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Lenor Fabric Softener Campaign: Bear, Crocodile, Elephant, Gorilla

Advertising Agency: Grey, Lima, Peru
Creative Director: Pepe Aguilar
Art Directors: Tony Cruz, Renato Carrión
Copywriters: Gonzalo Aste, Victor Conca
Agency Producers: Eliana Coquis, Lilian Aste
Post Production: Pixel Studio
Photographer: Angel Chavez

Source: gutewerbung
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Moving away from their previous images of rebellious and adventurous youth, this Ray Ban ad puts a wonderful new spin on their slogan, “Never Hide.”

According to this article in HuffPost, Paris-based agency Marcel reportedly produced the ads as a salute to “people from various eras who have flouted conventions in plain sight.”

Source: triponbroknbeats

Just for fun - Here are the top 5 “influencers” on Klout for Advertising


Just for fun - Here are the top 5 “influencers” on Klout for Advertising

Source: lukashmayyn

I’m split on this one…. I’ll start with the good: The packaging is great. Normally I’d have an issue with a business card that may be memorable but generally impractical, but this will probably be collected in a situation that is less business-like anyway.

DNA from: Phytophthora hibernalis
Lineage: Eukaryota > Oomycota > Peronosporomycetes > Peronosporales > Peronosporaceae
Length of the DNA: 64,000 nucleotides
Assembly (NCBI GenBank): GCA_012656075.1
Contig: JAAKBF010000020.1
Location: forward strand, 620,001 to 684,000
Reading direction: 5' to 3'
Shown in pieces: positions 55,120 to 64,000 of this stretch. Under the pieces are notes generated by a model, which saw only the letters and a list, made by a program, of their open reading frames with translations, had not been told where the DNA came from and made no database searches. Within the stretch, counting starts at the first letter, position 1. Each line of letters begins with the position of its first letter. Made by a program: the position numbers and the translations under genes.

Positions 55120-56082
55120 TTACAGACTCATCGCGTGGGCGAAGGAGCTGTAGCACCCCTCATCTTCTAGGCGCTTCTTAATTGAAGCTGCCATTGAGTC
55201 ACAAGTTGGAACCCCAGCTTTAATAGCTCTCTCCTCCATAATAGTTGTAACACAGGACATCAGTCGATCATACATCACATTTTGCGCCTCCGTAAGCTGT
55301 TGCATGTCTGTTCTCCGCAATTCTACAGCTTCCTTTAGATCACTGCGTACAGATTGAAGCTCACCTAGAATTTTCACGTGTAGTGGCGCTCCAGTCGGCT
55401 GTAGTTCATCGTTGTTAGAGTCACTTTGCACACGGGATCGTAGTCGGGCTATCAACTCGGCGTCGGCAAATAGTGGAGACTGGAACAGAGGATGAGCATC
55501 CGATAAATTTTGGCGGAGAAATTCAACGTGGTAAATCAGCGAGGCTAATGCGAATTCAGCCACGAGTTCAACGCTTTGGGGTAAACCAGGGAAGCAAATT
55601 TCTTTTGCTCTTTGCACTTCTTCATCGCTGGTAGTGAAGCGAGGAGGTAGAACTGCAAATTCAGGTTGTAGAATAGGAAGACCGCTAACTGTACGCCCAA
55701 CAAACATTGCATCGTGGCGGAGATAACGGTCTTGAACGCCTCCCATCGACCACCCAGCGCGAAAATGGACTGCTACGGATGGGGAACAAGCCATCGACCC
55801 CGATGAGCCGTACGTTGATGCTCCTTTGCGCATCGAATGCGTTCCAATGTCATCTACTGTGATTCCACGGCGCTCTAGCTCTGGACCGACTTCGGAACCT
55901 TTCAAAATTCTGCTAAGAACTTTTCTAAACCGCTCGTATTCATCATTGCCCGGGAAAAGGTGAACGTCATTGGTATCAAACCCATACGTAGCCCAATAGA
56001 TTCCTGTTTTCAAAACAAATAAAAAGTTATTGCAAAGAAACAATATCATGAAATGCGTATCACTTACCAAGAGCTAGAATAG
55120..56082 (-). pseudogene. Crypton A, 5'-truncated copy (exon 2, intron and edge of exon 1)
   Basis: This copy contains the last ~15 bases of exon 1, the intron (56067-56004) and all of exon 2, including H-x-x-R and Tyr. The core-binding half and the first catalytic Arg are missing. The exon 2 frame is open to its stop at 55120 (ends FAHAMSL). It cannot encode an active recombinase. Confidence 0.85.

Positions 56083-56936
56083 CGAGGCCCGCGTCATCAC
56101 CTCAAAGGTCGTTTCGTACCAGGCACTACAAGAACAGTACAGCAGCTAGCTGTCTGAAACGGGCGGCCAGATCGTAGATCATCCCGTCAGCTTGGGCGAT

The bad? Well, as a woman, the word “Flow” conjures up something other than the flowy movement of yoga. I see what they’re going for with that, but perhaps they should have asked members of both sexes before choosing a name…

Still lovin’ that packaging, though.


Yoga Business Card

Source: jaymug
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This packaging for the hypothetical tea, Teapee, is so delightful! Although my caffeine addiction of choice is coffee and my college senior self is more broke than MC Hammer, I admit that I would giggle like an eager 6 year old and frolick to the cash register if I saw these babies in my local Schnucks.

I also really like that the beautiful patterns on the bottom of the packaging are what you peel away to release your little dome of tea. Great work to the artist, Sophie Pepin!


Packaging for Teapee Amerindian Herbal Teas (Source: Packaging UQAM via Lürzer’s Archive)


Ha, this is the greatest ad! Yes, it’s going off of simple sex appeal, but the commercial is so self-aware and unabashed about this pandering to sex appeal that it is hilarious. I am looking up that app right now.

It’s funny that the below poster (a guy) was reminded of the Sexy CPR commercials when he saw this; I was immediately thinking of Isaiah Mustafa talking ever-so-wonderfully to us ladies via his Old Spice commercial.


You’re welcome, ladies.

I keep seeing Rethink pop-up everywhere. They’ve been doing some great creative over the past year.

This isn’t brilliant, but it’s kinda funny and it’s probably going to be effective. It reminds of a Cannes-winning campaign that I’ll post immediately after this (you’re welcome, boys).

Agency: Rethink, Canada | Source: Ads of the World

Source: tj-arch

In response to the Bloomberg article, “Kraft’s Name Change to Mondelez Leaves Experts Guessing" by David Welch.